The Gift of Sales

Sales Institute Executive Director Focuses on Relationship Building

By Wendell Brock

Randy Webb

"My heart's with my undergraduate sales students. They keep me young. The EMBA students keep me challenged. You can't beat that combination," says Bauer Executive Professor Randy Webb.

West Virginia-born and Florida-raised, Randy Webb came to Houston in 1991 as president of Uncle Ben's Inc. By then, the Florida State University graduate had already made history at the Dial Corporation (where at 29 he became the youngest corporate officer on record) and served as vice president of sales for M&M/Mars.

Despite a sweet career that allowed him to travel the world selling M&Ms and introducing Uncle Ben's first microwaveable rice pouch, Webb knew he wanted to teach.

"It is about relationships. It's not any different from selling Snickers or M&Ms."

So just as he decided to take early retirement from Uncle Ben's, he started his Executive MBA studies at Bauer College and was hired as an executive professor in the college's newly established Program for Excellence in Selling. This was 1999.

Today, as the program celebrates its 20th anniversary, Webb is executive director of the Stephen Stagner Sales Excellence Institute, which was renamed in late 2015 after a gift from the former Mattress Firm CEO, which he helped cultivate.

We recently spoke to Webb — who lives in Houston with Judy, his wife of 46 years, and enjoys teaching Sunday school and watching old Western flicks — about his fascinating career, his time at Bauer and his role in the recent gifts to the college, including a donation from Houston philanthropists Andy and Barbara Gessner, who created an endowment for the college's sales competition teams and a scholarship program for top students.

After college, did you go straight to Dial?

Yes, I was recruited off the college campus. I had three offers. When I was going through school, I worked at a grocery store called Publix for about four years. I used to see these people coming in the store, talking to the store manager, stocking shelves. So I would stop and talk to them. I decided when I graduated I sure didn't want to get into the retail business. You had to work too hard. I started interviewing for companies to go into sales. Dial actually had the best training program, and I felt like had the most opportunity. Even though that was the least amount of money I was offered, it turned out to be a good decision.

You spent 15 years at Dial and ended up as Vice President of Field Sales. Why did you leave?

I wanted to work for a global company. I had the opportunity to work for Mars, which is truly global.

And from there, you had other goals.

When I talked to Mars about taking the job, I said, "If I go up there and do a good job, will you give me a shot at running one of your companies?" And they said, "You got a deal." At that point, no one out of sales had ever been appointed a president of one of their companies. We did well at the candy business, so they lived up to their end of the bargain, and I went to Uncle Ben's as president.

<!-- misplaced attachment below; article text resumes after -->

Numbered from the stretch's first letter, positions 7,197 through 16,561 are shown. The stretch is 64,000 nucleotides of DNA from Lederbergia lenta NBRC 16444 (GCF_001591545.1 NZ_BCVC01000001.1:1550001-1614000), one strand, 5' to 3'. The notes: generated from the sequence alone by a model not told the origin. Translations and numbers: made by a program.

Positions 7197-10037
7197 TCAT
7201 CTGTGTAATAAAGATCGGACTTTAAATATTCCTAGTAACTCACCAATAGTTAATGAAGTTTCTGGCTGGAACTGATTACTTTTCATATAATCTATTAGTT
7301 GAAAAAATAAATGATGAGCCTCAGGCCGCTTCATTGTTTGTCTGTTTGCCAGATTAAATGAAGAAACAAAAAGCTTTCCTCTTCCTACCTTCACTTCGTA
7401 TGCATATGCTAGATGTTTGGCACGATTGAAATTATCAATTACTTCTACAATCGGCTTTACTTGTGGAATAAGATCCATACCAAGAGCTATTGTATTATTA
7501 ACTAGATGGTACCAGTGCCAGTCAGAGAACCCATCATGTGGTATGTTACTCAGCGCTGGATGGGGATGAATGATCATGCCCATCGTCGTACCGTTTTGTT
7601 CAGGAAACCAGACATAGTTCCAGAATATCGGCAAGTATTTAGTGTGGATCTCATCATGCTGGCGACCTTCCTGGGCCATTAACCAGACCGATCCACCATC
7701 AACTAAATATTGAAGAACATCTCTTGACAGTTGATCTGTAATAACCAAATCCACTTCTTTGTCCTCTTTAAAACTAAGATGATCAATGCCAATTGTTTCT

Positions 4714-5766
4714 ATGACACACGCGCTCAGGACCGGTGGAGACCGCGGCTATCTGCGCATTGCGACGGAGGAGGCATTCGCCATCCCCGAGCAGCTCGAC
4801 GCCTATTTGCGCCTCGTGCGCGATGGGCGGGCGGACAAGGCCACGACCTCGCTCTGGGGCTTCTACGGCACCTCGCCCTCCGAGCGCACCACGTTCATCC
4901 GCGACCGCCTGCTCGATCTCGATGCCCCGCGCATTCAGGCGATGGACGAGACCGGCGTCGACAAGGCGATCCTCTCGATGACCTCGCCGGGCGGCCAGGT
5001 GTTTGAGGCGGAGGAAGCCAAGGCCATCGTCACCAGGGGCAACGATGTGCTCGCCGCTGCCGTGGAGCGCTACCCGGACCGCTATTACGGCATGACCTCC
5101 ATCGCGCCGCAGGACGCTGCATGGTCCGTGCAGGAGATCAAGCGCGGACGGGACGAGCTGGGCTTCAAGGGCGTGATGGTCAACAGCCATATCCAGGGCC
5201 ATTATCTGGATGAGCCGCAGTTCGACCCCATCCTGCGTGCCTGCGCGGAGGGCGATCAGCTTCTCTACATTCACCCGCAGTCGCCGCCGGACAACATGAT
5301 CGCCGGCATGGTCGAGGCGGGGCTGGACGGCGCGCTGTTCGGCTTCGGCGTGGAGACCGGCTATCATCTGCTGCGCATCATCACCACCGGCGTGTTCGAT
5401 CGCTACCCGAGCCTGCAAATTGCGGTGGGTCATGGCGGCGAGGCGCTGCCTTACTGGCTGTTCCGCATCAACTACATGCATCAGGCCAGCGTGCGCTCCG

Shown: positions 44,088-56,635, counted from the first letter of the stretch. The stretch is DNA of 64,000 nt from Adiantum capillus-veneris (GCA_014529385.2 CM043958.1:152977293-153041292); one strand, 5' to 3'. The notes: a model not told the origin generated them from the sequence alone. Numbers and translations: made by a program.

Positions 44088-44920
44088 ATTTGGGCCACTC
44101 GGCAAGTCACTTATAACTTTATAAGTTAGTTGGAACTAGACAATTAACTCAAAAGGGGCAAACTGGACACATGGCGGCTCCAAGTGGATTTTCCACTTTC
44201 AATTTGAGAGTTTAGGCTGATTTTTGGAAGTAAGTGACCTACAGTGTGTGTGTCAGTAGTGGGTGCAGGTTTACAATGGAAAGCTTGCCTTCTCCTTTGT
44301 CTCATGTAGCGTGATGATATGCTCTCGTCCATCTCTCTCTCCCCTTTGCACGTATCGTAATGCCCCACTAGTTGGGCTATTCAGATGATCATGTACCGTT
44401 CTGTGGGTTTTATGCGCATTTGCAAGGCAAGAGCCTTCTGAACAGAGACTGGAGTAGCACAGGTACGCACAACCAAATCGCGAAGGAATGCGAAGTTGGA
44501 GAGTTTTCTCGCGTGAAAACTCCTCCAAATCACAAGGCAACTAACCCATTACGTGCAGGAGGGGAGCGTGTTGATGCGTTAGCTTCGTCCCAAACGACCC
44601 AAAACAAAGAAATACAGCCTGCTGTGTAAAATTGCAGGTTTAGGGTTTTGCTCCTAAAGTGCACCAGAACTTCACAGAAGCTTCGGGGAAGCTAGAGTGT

After such success, why did you pursue an MBA?

I ended up taking early retirement, because of health reasons. I had always had a desire to teach. I always said I wanted to be in a position to be able to do that when I stopped my business career. And so the reason I went back and got my MBA was because I wanted to teach at that level, and I felt like to be credible I had to have the degree I was teaching. That was my motivation to go back to school.

Do you think Bauer's sales program was ahead of the curve nationally when it started 20 years ago?

Yes, there really weren't a lot of sales programs. There are now a number of schools that have sales classes, but not as a major, minor or as a degree. We have marketing Ph.D. students who focus on selling. I think we are at the only university in the country that actually has a Ph.D. program focused on sales. And when those people graduate, they go to other universities either to enhance their program or start a new one, which is cool to see.

How did the Stagner gift come about?

One of our former associate deans for development had a saying, "Involvement leads to investment." So we got Steve (Stagner) involved with our sales program. In a nutshell, the reason he invested was because of our students and the difference they have made in his company. He also wants to elevate sales as a profession. They have hired quite a few of our students, and they have done extremely well at Mattress Firm.

And what about the Gessners?

I had him (Andy Gessner) come in and speak to our sales classes. I wanted him to see the students. I wanted him to interact with students. We are grateful to Andy and Barbara, and we are grateful to Steve. It helps us celebrate our sales program and provide opportunities for students they wouldn't have otherwise.

This story originally appeared in Volume 3, Number 2 of Inside Bauer magazine.